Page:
After a nine-year tenure as the Ivy League’s first female president, Judith Rodin, president of the University of Pennsylvania and a former Yale provost, announced June 20 that she will step down in June 2004.
During Rodin’s tenure at Penn, the university’s endowment and annual fund raising both more than tripled. Upon assuming the presidency, Rodin became the first Penn alumnus to become president of the university.
She said next year seemed to be an appropriate time to end her presidency.
“The decision to step down has been an incredibly difficult one for me to make, but I believe it is the right time for Penn,” Rodin said in a letter to Penn students, faculty and staff. “We have successfully fulfilled our first bold strategic plan — and with the next plan already conceived and ready to launch, it is a perfect time for new leadership.”
Prior to assuming the presidency at Penn in 1994, Rodin served on Yale’s faculty for 22 years, including a two-year tenure as provost. When she resigns in June, Rodin will have served as Penn’s president for a decade. She is the second longest-serving Ivy League president currently sitting, after Yale President Richard Levin, who began his tenure in 1993. Rodin will continue to be a member of Penn’s faculty when her term ends.
Prior to her appointment as Yale provost, Rodin served two years as chairwoman of the Psychology Department one year as dean of the graduate school. Both Rodin and the provost who succeeded her — Alison Richard, who was appointed vice-chancellor of the University of Cambridge this year — were tapped to head a major institution while serving as Yale’s provost.
Levin said Rodin was a “great contributor” to Yale and a valuable leader at Penn.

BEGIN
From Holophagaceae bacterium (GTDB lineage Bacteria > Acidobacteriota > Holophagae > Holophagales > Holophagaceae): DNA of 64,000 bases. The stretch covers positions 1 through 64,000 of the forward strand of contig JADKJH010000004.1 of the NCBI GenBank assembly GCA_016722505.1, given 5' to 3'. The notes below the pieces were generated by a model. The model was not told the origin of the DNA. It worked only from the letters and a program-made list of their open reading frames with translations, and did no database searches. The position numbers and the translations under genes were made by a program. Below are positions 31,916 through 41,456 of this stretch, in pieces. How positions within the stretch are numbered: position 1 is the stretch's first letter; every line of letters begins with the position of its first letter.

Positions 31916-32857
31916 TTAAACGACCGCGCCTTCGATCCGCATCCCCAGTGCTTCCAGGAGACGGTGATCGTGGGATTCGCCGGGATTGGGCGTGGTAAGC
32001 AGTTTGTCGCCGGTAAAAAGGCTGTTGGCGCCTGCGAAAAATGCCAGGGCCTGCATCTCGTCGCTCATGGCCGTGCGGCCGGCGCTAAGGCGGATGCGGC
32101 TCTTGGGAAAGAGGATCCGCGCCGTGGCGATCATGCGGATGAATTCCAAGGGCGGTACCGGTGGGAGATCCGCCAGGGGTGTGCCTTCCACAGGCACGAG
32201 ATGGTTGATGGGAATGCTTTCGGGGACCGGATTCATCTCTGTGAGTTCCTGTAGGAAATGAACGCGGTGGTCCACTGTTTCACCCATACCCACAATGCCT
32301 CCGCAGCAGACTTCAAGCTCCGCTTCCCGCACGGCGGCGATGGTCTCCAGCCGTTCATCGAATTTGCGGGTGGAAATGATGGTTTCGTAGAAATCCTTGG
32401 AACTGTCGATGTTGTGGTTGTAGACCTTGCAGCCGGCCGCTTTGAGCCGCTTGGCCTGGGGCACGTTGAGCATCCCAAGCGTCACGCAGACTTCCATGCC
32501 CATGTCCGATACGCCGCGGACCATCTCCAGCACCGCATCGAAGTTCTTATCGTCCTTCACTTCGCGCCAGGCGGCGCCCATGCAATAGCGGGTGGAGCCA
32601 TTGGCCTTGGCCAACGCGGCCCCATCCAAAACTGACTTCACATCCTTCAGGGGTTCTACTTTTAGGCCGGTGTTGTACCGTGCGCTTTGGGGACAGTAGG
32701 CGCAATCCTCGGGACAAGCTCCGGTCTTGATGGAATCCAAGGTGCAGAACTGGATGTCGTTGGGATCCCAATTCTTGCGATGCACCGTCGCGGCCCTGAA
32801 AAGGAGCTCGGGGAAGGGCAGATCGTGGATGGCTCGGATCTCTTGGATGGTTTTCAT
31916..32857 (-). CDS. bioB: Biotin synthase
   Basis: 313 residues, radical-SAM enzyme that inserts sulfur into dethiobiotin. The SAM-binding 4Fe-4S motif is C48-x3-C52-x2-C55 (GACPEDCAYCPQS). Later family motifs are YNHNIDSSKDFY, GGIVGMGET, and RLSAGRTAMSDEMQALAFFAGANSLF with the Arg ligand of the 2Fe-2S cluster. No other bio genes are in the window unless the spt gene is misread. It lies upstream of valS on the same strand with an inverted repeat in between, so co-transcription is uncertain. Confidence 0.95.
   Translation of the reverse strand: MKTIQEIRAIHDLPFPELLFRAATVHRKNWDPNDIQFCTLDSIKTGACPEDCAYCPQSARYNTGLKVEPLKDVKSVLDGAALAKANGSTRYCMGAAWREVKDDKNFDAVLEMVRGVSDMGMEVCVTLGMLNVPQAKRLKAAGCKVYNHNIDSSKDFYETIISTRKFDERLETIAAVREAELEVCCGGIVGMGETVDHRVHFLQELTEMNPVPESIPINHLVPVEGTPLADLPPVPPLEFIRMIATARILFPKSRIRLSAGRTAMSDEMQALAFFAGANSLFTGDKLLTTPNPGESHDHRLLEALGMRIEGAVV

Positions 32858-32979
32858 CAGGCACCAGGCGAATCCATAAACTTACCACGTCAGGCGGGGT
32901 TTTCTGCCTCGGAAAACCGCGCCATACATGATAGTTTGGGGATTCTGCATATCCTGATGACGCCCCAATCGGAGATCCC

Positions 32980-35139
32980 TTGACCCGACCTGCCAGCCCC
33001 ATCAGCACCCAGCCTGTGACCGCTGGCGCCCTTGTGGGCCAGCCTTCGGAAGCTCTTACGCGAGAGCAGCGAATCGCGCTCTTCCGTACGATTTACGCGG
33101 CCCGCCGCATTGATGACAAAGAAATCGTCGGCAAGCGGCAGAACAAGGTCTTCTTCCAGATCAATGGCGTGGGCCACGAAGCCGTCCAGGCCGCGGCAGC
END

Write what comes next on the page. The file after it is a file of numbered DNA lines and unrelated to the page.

“I think she made important contributions to Penn and no doubt the work that was done at Penn to enhance the undergraduate programs and improve conditions of the surrounding neighborhoods have both been important long-term contributions,” Levin said.
James Riepe, chairman of Penn’s Board of Trustees, said in a press release that in upcoming months, the board will appoint a presidential search committee composed of trustees, faculty members and students. He said because Rodin provided the trustees with a full year’s notice, it will be unnecessary to appoint an interim president.
Riepe praised Rodin for her leadership.
“Through her vision, creativity, and boundless energy, Judy has provided extraordinary leadership to Penn over these past nine years, strengthening undergraduate, graduate and professional education, revitalizing the campus and community, increasing fund raising and dramatically enhancing the University’s national reputation,” Riepe said. “Our physical resources have never been better, we are on firm financial footing, and our relations with our city and community are the best they have been in decades.”
Penn spokeswoman Lori Doyle said Rodin plans to remain active in Penn’s fund raising activities.
Rodin, who launched many initiatives to improve West Philadelphia, said she looks forward to working with public and private organizations to improve America’s cities.
“Over the years, I’ve been asked by mayors and foundations to help them to replicate Penn’s strategies and I’ve never had the time,” Rodin said. “This, coupled with my teaching and writing on leadership and civic engagement, and my service on corporate and community boards, is an overflowing agenda.”